Jett Jackson: Stuck in Wonderland
Welcome to the LCSNA’s blog, where you can read regular updates about Lewis Carroll’s influence on all aspects of life. Please keep in mind that these posts are informational only; we do not endorse any link, statement or product cited below unless we specifically state that within the post. Also, the bloggers do not speak for the LCSNA as a whole. We hope you’ll visit often to review the posts and add comments.
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“Heather Haigha,” whom we had the great pleasure of meeting at our Spring meeting in the San Francisco Bay Area, writes a most delightful blog and every-other-weekly podcast called Alice Is Everywhere, which includes a chapter-by-chapter reading and discussion of both Alice books, as well as Carrollian tidings of the “real” world. Many fine things to be gleaned there!
In a post from Bored Panda, we learn about Moscow-based Russian woodcarver Michail Bayko and his intricate 3D Alice in Wonderland piece, as well as some whimsical paper adventures by Marina Adamova.
Charles Blackman, the midcentury Australian painter known for his 1950s Alice in Wonderland series, is 88 years old and still working, despite suffering from dementia. The National Gallery of Victoria published a book of his Wonderland paintings in 2007. Now artist David Bromley has partnered with Blackman and offers original art, a limited edition series of prints, and a handkerchief and tea-towel based on his sketchbook here. There are rabbits and cats and nude ladies. His son, Auguste Blackman, also carries on the tradition by painting scenes from Wonderland.
Fedde Benedictus, a Dutch PhD student, writes a fine a blog called “The Tricycle Down The Rabbit Hole,” in which he “seeks to combine Alice in Wonderland with the philosophy of mathematics.” Visit here.
Alice and the Graceful White Rabbit is a thorough, fun, and mostly faithful retelling of Lewis Carroll’s classic tale. But Carroll’s Victorian language and all references to British culture are gone. Written in contemporary English, this new version embeds, with varying degrees of subtlety, several hundred references to the songs and artists that make up the history of rock and roll (ponder the title for a moment!) from the 1950s through 2015. The book was written by the ever delightful, very punny John Langdon, but its Kickstarter campaign sadly fell short of its goal. He writes:
“Now, before I close this project down completely, I’d like to offer all of you an opportunity to purchase a signed and inscribed copy of the readers’ edition of Alice and the Graceful White Rabbit at a very reasonable price. The price will depend on how many of you want to buy a copy, but it will not exceed $15, including shipping, and could be less. It’s a 6” x 9”, 189-page softcover book. Unfortunately, there are no illustrations. I will be creating a new front cover.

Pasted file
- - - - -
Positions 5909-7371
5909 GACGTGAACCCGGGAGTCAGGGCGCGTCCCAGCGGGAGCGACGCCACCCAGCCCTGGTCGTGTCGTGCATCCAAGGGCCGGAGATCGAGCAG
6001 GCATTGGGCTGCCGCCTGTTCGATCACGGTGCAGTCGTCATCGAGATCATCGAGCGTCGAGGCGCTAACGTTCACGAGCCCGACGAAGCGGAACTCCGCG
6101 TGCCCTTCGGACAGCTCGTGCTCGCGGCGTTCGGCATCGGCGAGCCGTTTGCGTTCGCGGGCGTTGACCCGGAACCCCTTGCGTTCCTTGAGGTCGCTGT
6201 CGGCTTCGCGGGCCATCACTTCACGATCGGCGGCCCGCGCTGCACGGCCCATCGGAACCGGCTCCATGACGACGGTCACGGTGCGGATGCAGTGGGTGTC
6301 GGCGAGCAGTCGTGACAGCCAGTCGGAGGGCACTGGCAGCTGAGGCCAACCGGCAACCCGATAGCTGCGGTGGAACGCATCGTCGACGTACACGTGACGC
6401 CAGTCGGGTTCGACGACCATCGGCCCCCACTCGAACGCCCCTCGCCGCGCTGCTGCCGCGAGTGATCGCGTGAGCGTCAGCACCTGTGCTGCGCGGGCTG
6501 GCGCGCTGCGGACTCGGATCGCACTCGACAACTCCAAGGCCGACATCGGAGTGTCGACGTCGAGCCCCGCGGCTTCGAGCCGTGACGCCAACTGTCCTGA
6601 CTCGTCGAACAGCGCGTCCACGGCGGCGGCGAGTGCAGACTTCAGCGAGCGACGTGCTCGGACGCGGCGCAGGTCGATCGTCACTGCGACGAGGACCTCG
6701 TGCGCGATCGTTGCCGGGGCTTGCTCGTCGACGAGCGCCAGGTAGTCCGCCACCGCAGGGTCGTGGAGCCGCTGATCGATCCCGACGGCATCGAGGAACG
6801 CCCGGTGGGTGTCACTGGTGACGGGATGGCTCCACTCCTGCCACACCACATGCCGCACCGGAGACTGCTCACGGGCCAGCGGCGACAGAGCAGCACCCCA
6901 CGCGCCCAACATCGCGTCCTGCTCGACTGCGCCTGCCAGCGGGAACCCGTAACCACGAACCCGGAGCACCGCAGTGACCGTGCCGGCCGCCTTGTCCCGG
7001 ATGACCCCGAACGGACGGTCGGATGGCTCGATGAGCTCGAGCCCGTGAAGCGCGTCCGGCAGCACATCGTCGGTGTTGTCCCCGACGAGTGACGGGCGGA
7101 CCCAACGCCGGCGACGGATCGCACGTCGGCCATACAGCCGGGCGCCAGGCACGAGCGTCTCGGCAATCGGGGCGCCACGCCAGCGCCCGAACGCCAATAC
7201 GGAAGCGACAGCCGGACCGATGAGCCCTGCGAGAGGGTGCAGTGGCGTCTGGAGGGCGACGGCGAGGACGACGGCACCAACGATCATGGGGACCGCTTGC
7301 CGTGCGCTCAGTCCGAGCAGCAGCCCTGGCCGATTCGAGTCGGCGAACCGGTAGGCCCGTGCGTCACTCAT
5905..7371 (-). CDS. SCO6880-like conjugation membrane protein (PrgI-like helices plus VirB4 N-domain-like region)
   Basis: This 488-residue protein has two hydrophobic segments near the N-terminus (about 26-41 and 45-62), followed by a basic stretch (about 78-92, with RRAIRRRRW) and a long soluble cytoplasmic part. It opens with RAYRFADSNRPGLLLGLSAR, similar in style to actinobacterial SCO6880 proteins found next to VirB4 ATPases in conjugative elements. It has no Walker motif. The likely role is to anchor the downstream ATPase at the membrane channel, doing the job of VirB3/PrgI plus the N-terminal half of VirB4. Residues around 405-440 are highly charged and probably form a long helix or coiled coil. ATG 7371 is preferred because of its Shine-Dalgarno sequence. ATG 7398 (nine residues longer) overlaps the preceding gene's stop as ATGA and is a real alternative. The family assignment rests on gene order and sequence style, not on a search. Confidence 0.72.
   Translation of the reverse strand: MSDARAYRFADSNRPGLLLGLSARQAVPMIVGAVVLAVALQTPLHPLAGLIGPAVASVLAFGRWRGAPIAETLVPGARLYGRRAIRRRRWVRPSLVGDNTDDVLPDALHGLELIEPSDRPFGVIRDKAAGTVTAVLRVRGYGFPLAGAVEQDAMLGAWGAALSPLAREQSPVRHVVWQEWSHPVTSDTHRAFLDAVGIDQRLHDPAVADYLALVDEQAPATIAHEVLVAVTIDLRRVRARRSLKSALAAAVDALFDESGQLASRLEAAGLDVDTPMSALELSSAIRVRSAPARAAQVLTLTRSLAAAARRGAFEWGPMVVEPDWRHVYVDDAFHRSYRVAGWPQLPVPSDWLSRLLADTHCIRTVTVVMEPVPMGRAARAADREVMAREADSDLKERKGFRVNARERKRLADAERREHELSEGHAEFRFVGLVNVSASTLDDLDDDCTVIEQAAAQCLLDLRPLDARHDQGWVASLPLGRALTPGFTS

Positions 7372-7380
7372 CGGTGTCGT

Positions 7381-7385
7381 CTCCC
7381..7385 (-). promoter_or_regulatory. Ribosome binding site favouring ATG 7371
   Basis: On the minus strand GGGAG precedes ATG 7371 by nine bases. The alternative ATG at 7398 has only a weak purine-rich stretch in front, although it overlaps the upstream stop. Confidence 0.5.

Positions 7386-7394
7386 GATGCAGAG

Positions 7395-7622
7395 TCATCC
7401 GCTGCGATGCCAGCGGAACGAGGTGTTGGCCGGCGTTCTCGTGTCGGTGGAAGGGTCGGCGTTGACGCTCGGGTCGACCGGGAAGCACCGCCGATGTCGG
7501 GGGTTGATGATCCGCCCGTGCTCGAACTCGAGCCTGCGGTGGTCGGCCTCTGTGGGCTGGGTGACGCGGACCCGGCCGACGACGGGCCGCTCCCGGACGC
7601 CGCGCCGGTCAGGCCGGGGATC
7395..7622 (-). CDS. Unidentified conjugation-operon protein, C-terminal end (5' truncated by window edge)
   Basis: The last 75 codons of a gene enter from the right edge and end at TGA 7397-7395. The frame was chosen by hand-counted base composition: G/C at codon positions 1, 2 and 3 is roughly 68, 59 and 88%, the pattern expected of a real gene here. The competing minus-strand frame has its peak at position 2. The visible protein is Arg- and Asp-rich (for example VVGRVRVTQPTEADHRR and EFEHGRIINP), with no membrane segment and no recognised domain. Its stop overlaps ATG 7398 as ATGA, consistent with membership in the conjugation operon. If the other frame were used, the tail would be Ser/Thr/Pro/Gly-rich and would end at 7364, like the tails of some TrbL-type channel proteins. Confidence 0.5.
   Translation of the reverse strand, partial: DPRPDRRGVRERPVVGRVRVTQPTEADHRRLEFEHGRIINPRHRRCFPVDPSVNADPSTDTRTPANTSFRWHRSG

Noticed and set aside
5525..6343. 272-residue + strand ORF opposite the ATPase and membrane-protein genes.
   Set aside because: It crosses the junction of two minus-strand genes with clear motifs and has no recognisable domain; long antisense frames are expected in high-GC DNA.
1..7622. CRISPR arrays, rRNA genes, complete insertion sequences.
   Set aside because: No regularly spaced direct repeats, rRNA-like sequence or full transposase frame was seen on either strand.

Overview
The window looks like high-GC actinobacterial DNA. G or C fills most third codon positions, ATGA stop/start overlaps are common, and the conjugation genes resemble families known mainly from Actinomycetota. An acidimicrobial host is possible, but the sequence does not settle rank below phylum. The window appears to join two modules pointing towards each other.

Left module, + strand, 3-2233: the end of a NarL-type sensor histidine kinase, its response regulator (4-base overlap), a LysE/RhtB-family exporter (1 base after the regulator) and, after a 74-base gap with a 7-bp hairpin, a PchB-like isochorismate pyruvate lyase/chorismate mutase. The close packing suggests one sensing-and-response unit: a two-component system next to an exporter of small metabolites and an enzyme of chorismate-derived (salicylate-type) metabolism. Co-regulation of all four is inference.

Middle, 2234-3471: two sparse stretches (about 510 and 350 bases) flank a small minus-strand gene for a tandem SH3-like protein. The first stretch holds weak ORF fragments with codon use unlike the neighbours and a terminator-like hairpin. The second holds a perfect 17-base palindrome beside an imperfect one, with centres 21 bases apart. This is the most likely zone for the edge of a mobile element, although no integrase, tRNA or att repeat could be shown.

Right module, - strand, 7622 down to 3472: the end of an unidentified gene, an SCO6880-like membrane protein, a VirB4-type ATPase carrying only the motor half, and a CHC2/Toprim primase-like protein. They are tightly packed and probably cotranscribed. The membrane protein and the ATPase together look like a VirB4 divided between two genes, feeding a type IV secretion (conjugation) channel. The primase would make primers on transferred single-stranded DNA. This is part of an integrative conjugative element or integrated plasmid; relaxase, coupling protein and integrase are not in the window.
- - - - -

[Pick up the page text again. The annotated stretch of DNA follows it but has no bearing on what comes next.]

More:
“I will wait until the end of April to see how many requests I get before I place my order with the printer. My cost will depend on how many I order. Once I’ve placed the order I can let you know what the price of your copy will be, and I’ll ask for your payment at that point. And I’ll have a projected delivery date, as well.”
Any fan of wordplay (and/or rock’n’roll) would be delighted with this book. Will Shortz himself called it “amusing.”
Contact John at wordplay@johnLangdon.net.
The wonderful Spring 2017 meeting at the Koret Auditorium at the San Francisco Public Library was kindly recorded by their staff and posted to their YouTube channel. The talks are:
Poet/scholar Dmitry Yermolovich’s fine translation into Russian of The Hunting of the Snark and Other Tales (Охота на Угада и прочие странные истории) came out in November of 2014, and exactly a year later, Приключения Алисы в Стране чудес, his translation of Alice’s Adventures in Wonderland in a bilingual edition enhanced with his own delightful, colorful illustrations. The companion Through the Looking Glass (Путешествие в Зазеркалье и что там обнаружила Алиса) has now been published. The illustrations can be viewed here; the publisher’s page (на русском) here; and it can be easily ordered for $25 through eBay here.
Newfoundland book artist Tara Bryan has produced a new letterpress edition of her “tunnel book” Down the Rabbit Hole (one looks down through the tunnel to read snippets of the text). It comes in a clamshell box that includes a pamphlet book of Chapter One. Originally issued in an edition of 40 in 2005, this new 150th anniversary edition is made with different materials, the museum board is laser-cut, and the pamphlet book is new. Click here for a better view, and here for bibliographic and purchasing information. Edition of 60; $600.
Librerías Gandhi, one of the largest chains of bookstores in Mexico, commissioned an ad campaign in 2011 (sorry, we just found it) from Ogilvy & Mather, México. The tag line was “Find Your Book,” and it consisted of three digitally produced scenes, each featuring a different literary character reading a book. Gregor Samsa was reading One Hundred Years of Solitude, Little Red Riding Hood Steppenwolf, and to see what Alice was reading, click here.
Urban Comics in France has published Alice au pays des comics, a French translation of Craig Yoe & Mark Burstein’s Alice in Comicland, a compendium of Carrollian comic book stories from 1901 to 1960. ISBN: 978-2365776769.